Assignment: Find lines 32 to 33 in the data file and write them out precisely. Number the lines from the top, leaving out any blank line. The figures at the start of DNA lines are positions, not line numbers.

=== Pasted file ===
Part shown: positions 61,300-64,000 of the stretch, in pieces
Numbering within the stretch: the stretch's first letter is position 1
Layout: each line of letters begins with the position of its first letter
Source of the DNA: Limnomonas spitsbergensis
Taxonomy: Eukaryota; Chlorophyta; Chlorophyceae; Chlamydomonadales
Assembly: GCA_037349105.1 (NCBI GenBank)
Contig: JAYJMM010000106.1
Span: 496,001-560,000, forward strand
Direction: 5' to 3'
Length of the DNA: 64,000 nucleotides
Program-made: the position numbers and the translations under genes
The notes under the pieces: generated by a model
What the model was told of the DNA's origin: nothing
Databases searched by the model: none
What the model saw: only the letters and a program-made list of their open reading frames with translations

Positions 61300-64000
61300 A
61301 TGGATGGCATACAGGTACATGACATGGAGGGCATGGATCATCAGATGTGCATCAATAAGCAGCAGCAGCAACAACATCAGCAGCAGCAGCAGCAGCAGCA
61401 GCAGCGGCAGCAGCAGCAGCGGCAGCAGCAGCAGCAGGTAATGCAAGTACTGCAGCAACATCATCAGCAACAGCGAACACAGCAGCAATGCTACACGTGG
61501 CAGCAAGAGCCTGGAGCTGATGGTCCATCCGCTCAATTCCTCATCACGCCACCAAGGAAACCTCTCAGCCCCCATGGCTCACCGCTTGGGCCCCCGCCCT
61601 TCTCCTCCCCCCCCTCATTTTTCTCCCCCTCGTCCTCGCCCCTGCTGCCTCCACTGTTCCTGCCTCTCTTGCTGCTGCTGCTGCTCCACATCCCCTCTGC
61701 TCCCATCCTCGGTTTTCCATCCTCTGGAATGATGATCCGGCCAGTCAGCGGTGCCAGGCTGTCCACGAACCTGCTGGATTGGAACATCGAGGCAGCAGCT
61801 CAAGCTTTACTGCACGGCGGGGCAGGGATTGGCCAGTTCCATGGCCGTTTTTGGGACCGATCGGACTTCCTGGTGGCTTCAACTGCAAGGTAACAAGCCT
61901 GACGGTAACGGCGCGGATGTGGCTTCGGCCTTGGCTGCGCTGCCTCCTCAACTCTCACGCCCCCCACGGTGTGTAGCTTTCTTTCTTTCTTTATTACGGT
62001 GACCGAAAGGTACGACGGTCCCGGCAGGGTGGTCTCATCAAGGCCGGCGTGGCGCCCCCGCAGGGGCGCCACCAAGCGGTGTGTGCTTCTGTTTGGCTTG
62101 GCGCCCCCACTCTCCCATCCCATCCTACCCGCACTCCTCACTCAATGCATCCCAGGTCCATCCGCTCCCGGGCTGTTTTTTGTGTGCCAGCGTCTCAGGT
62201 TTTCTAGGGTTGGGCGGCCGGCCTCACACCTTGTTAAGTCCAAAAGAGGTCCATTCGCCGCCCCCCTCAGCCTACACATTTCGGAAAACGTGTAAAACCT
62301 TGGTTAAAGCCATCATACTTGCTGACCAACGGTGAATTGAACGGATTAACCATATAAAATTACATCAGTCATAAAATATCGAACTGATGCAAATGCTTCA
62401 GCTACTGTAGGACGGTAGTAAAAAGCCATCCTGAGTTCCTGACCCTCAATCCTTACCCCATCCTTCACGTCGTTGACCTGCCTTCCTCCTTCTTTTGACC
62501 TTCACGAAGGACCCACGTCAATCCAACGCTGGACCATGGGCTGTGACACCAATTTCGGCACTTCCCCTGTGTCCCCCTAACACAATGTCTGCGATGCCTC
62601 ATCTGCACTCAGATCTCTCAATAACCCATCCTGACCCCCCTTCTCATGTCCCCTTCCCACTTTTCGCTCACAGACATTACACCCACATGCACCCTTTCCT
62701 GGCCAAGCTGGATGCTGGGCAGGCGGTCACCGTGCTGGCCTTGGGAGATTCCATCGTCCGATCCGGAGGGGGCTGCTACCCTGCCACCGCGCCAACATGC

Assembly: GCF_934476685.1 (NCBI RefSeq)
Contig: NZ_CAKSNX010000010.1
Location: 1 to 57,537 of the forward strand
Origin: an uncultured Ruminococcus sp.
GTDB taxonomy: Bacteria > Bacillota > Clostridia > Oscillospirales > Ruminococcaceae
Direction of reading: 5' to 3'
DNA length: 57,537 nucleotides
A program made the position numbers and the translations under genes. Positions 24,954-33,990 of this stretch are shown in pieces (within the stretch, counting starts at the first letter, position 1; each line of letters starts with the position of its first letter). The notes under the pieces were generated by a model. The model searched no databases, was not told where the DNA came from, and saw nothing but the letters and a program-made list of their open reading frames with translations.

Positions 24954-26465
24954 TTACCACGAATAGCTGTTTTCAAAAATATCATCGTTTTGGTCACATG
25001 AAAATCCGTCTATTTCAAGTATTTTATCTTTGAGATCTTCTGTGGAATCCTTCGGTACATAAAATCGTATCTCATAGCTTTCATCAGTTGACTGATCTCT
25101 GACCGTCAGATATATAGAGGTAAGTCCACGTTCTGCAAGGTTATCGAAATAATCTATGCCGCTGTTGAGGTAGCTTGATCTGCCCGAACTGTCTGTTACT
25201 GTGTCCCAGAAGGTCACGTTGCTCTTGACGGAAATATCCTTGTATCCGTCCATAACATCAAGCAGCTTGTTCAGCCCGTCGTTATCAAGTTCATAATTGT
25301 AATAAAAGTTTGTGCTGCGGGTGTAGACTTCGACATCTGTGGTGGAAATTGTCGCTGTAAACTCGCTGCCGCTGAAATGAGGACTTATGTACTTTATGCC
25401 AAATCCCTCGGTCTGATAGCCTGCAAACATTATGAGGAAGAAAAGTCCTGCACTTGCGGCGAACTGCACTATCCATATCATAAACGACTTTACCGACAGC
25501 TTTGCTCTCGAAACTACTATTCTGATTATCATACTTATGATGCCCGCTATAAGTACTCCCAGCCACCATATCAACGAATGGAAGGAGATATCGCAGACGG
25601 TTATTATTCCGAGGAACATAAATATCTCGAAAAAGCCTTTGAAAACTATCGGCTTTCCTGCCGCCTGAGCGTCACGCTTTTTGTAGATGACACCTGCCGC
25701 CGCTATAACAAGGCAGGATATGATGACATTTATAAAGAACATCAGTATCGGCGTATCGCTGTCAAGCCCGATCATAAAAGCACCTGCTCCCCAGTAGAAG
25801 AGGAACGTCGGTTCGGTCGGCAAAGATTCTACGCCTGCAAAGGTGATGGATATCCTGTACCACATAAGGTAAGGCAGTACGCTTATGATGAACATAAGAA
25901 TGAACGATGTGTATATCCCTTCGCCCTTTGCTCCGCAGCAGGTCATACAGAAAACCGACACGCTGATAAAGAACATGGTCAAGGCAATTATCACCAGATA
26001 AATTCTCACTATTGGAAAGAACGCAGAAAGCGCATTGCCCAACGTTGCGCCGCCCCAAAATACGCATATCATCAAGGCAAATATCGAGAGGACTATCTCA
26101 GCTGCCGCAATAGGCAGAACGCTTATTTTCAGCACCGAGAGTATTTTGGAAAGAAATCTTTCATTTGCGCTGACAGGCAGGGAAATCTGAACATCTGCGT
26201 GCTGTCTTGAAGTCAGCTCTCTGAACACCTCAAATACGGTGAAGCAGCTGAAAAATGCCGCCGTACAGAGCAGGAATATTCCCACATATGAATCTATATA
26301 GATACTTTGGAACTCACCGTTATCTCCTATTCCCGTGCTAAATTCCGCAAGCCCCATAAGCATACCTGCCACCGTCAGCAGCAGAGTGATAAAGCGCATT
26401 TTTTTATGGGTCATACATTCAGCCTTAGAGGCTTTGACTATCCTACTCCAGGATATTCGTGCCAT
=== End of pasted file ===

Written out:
62701 GGCCAAGCTGGATGCTGGGCAGGCGGTCACCGTGCTGGCCTTGGGAGATTCCATCGTCCGATCCGGAGGGGGCTGCTACCCTGCCACCGCGCCAACATGC

Assembly: GCF_934476685.1 (NCBI RefSeq)